Unions react to the Bank of England’s interest rate hike

The Bank of England has raised interest rates to their highest level for 13 years, with a 0.25% increase to 1%.

5 May 2022| News

On Thursday, the Bank of England raised interest rates to their highest level for 13 years, with a 0.25% increase to 1%. 

It’s the fourth hike since the base rate stood at 0.1% at the beginning of December.

In the middle of a cost of living crisis, the Bank of England has warned that the crisis could plunge the economy into recession this year, as it increased interest rates in an affort to tackle soaring inflation rates, that are expected to rise above 10% in the coming months.

With double-digit inflation not seen since 1982, households face a monumental crisis with wages struggling to keep up with the rising inflation. 

Unions have reacted with dismay at the Bank of England interest rate increase. 

Kate Bell, TUC head of economics, said:

“This is the wrong time for a rate rise. The economy is already slowing down and the rise will further harm growth. And it won’t have much impact on supply side problems like rising energy costs.

The main actions needed are from government, rather than the Bank. We need an emergency budget to help families with the cost of living crisis. And it should include a windfall tax on excess profits from oil and gas, with the revenue used to help households with their bills and energy efficiency.”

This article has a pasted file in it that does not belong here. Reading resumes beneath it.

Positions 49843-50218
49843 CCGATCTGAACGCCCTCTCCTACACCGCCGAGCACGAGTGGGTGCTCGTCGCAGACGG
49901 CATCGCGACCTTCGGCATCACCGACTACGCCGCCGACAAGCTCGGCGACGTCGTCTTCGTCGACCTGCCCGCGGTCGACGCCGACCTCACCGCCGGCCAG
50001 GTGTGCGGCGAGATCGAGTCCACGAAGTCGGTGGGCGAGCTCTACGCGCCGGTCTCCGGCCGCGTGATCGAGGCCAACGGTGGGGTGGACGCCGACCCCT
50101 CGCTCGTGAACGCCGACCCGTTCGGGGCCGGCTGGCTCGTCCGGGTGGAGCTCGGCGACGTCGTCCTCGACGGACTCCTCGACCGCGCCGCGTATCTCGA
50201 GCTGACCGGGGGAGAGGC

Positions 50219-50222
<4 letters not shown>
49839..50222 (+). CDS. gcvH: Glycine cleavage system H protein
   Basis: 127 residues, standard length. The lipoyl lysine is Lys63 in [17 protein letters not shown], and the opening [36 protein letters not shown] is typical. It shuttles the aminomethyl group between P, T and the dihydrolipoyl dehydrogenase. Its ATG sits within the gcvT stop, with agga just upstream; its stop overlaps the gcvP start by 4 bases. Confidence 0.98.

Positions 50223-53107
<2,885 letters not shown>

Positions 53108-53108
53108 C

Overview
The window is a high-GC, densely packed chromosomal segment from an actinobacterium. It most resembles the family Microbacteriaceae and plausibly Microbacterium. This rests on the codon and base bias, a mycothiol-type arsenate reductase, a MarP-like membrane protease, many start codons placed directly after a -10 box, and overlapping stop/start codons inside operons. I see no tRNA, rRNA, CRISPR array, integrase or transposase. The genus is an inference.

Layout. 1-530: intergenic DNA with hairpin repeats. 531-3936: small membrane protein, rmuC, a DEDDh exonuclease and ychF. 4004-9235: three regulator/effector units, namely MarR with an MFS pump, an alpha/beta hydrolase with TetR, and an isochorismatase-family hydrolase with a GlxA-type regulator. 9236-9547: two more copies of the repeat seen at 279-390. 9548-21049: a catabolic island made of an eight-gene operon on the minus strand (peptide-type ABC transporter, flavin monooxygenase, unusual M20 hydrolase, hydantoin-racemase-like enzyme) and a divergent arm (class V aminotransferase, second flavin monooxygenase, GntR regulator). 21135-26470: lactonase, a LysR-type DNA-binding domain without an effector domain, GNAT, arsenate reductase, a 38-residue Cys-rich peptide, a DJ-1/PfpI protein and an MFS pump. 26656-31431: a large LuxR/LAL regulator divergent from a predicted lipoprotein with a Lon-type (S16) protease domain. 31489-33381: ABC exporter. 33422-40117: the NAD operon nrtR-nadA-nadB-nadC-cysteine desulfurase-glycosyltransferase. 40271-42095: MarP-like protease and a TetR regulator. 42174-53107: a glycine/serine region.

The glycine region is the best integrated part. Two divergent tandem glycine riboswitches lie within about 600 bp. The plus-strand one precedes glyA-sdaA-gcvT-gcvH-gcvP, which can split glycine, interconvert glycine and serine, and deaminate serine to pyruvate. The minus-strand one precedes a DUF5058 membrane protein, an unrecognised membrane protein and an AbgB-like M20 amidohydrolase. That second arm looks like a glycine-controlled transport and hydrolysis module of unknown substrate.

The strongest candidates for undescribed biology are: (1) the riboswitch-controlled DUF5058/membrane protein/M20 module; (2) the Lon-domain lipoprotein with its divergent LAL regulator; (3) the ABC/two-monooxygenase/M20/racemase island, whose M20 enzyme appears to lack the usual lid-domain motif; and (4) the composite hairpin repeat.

Sharon Graham, leader of Unite the union, said: 

“Workers are getting hammered from all sides and this rise will add to the pain. Four out of ten UK families are already struggling to pay energy bills and are spending less on food.

This will pile more financial pressure on ordinary families – mortgages, rents and price rises – all part of the big business drive to make workers pay for the pandemic. Unite continues to resist that as our wins on pay deals in the last six months shows.”

Gary Smith, GMB General Secretary, said: 

“The Bank of England’s announcement on interest rates is all pain and no gain and will only help push the UK closer to recession. 

GMB warned this would happen. 

This doubling-down on further rate rises will increase costs on homeowners, hit jobs and stifle business investment. 

“Once again, the working people of this country will pay the price.”